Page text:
Mental Break Day

Hey Folks! Since I was having a bit of trouble deciding what design feature to add to the space prototype next, I decided to shift gears a bit, and tackle something else I've been wondering about: custom shaders and rendering.

A while back, I commissioned some of Amandine Coget's time to do a project audit, to get a better idea of where the game's problem areas might be. Particularly as it relates to performance, rendering, and other general Unity setup. I wanted to know if I was approaching things sanely, and if there were any opportunities I was missing.

A chunk of her report dealt with the rendering setup I was using, and how that could be improved. Since I used Unity's standard shaders and lighting to render hundreds (thousands?) of lit sprites on-screen, I was likely to hit a performance wall. (And in fact, I kind of already have with some of the larger ships and stations.)

She also pointed out that, from a marketing point of view, rendering is an opportunity to attract attention. Particularly if the style of the game is a sort of calling card.

In my mind, the rendering style I wanted was sort of a top-down, pixel art version of Alien Isolation. That sort of moody lighting and realism mapped onto pixel art sprites. And my first stab at that was to use normal-mapped sprites on quads and cubes, and Unity's standard lights to generate highlights, shadows, and attractive lighting. And this works fairly well as long as the number of items (and especially lights) are low.

It turns out there are some other techniques that look as good, if not better, and are also cheaper to do if you're limited to 2D. It goes by a few different names depending on the author, but is usually some combo like "2D global illumination," "2D radiosity," "ray-marching," or similar.

The best example I've seen so far is Lexi Dostal's. If what he says is true, this allows near-infinite lights, global illumination, shadows, arbitrary light shapes, and performance is really only bound by resolution.

In any case, this is a problem in a different space for my brain, so gives my design brain a bit of a vacation, while still doing something potentially useful. Specifically, learning more about how Unity handles things like render textures, shader passes, off-screen rendering to specific target resolutions, etc. I've already learned a few tricks which I'll likely pull over to the space prototype once I find settings I like.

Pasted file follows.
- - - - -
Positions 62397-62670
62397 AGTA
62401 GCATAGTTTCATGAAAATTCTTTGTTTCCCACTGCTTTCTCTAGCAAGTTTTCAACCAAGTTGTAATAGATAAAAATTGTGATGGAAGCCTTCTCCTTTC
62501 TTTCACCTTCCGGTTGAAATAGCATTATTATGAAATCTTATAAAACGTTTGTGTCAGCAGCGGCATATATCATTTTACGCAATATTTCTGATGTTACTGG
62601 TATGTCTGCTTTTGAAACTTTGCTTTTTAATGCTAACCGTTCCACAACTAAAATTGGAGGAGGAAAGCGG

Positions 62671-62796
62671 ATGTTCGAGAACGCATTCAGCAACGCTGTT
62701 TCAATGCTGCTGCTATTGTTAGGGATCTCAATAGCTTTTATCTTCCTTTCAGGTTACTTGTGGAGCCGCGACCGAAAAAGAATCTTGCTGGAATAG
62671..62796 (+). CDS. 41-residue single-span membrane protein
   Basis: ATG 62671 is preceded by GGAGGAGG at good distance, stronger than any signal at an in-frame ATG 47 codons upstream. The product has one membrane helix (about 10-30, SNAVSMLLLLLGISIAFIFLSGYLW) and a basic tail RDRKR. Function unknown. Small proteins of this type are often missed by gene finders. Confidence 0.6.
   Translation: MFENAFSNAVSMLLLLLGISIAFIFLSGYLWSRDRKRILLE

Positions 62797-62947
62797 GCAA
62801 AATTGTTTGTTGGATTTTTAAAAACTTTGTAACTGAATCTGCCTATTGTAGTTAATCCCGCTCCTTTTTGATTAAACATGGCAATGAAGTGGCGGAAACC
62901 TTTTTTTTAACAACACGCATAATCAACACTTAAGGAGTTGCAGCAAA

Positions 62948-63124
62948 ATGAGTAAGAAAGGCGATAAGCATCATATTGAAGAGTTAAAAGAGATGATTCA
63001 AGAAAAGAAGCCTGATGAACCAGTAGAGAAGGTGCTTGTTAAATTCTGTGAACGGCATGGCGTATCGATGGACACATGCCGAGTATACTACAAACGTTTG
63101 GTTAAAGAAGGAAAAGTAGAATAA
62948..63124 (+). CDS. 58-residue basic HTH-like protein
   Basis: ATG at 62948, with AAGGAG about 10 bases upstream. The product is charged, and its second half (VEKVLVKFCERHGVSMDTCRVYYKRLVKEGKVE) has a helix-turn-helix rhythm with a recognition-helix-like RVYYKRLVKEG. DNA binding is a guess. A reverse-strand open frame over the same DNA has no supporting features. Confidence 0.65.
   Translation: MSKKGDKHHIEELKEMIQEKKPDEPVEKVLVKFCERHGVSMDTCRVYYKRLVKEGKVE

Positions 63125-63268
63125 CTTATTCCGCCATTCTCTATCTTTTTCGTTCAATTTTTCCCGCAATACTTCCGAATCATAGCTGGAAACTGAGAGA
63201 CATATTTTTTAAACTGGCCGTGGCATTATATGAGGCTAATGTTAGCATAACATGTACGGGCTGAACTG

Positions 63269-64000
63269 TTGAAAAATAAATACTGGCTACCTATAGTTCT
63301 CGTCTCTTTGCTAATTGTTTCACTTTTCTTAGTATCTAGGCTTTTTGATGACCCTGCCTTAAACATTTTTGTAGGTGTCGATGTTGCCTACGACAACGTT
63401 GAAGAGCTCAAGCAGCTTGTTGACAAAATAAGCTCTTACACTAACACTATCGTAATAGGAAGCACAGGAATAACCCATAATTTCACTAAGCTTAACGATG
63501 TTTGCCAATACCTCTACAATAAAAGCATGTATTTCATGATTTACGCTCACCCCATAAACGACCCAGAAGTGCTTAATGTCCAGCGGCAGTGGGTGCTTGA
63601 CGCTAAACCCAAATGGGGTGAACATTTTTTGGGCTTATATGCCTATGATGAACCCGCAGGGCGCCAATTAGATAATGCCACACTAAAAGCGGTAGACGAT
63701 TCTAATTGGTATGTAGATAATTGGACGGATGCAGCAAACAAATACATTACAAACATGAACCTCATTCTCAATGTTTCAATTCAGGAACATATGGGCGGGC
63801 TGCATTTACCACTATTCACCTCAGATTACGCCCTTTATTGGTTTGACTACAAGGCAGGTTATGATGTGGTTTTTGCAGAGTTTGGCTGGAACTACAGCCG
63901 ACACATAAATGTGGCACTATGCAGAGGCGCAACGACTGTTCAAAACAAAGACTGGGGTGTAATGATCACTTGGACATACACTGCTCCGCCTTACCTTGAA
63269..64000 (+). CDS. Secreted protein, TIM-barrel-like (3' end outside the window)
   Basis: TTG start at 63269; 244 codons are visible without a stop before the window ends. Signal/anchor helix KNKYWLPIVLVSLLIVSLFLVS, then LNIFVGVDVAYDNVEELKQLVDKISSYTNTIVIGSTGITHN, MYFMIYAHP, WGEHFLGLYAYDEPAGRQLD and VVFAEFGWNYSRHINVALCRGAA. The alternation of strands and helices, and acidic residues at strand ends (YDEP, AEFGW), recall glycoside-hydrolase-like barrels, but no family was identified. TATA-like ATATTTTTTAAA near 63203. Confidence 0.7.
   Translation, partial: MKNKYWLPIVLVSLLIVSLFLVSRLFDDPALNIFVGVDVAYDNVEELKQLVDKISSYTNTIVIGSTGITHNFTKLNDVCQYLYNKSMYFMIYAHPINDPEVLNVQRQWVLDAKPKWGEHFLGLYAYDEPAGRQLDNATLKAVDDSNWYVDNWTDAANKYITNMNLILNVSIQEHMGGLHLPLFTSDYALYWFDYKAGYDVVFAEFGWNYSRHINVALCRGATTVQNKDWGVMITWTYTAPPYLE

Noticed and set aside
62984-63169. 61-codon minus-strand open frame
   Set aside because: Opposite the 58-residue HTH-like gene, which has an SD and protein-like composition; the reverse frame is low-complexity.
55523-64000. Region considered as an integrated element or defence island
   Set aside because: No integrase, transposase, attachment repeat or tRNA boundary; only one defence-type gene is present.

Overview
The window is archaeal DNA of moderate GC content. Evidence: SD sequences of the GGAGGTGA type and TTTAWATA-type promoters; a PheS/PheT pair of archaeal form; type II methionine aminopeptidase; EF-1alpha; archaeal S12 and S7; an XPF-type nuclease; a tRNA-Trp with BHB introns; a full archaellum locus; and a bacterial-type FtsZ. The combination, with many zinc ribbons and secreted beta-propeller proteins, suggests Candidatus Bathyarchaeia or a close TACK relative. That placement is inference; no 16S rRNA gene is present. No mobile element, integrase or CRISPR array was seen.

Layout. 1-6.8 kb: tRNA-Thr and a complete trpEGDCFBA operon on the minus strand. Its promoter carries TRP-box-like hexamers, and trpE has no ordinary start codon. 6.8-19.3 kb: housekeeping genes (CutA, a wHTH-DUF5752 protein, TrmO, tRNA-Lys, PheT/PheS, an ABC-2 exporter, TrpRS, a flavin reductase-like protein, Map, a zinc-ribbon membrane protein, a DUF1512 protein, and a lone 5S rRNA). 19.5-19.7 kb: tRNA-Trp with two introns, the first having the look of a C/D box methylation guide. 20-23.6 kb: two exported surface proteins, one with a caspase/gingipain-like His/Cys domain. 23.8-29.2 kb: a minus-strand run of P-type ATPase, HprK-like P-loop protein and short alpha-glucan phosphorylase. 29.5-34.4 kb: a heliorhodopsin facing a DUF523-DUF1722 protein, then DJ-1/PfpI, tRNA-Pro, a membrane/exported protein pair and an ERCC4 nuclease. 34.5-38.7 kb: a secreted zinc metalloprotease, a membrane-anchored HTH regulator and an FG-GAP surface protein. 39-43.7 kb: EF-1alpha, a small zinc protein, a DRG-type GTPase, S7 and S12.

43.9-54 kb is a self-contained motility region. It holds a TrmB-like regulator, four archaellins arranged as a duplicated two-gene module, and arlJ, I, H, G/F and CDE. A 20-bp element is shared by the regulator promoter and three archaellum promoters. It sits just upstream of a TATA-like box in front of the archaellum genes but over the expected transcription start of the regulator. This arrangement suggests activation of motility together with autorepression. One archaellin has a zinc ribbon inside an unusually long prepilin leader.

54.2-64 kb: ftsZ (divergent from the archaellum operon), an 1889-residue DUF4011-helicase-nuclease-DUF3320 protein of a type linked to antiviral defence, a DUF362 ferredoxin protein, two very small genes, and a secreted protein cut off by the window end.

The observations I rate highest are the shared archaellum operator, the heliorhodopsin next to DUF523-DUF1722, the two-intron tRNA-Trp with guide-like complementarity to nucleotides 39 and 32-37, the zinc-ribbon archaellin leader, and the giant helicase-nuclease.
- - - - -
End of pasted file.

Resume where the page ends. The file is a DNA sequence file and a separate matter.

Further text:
Today's screenshot isn't anything impressive, unless you know what's going on under the hood. Namely, the game is rendering a 3D scene to a 64x64 texture, passing the scene through some shader processing to isolate geometry from background. The colored gradient you see is the beginning of a signed-distance field to be used for light calcs. And this 64x64 texture is projected onto a surface that another camera points at, which is the one the player sees, upscaled without anti-aliasing for pixel art preservation.

Again, kind of invisible complexity. But some important bedrock for pixel art plus lighting. And more importantly, brain recharging :)

Tags: Ostranauts


ra1's picture

If lighting can really be so cheap...

Explosion sound. Everything flickers and goes dark. Red spinning emergency lights activate, dimly revealing the main hall. The player turns on a flashlight and searches around. Rounding a corner, a dark silhouette is shown, apparently eating through a power cable. Sparks from the cable periodically illuminate the room and reveal the culprit...

(Crewman with cabin fever? Sabotage? Piracy? A huge venomous tribble?)

dcfedor's picture

That's the big question: "if" :)

But yeah, there's a lot of cool stuff one can do if the lighting is robust like that. It'd go a long way towards setting the mood, whether comfy or anxious.

Dan Fedor - Founder, Blue Bottle Games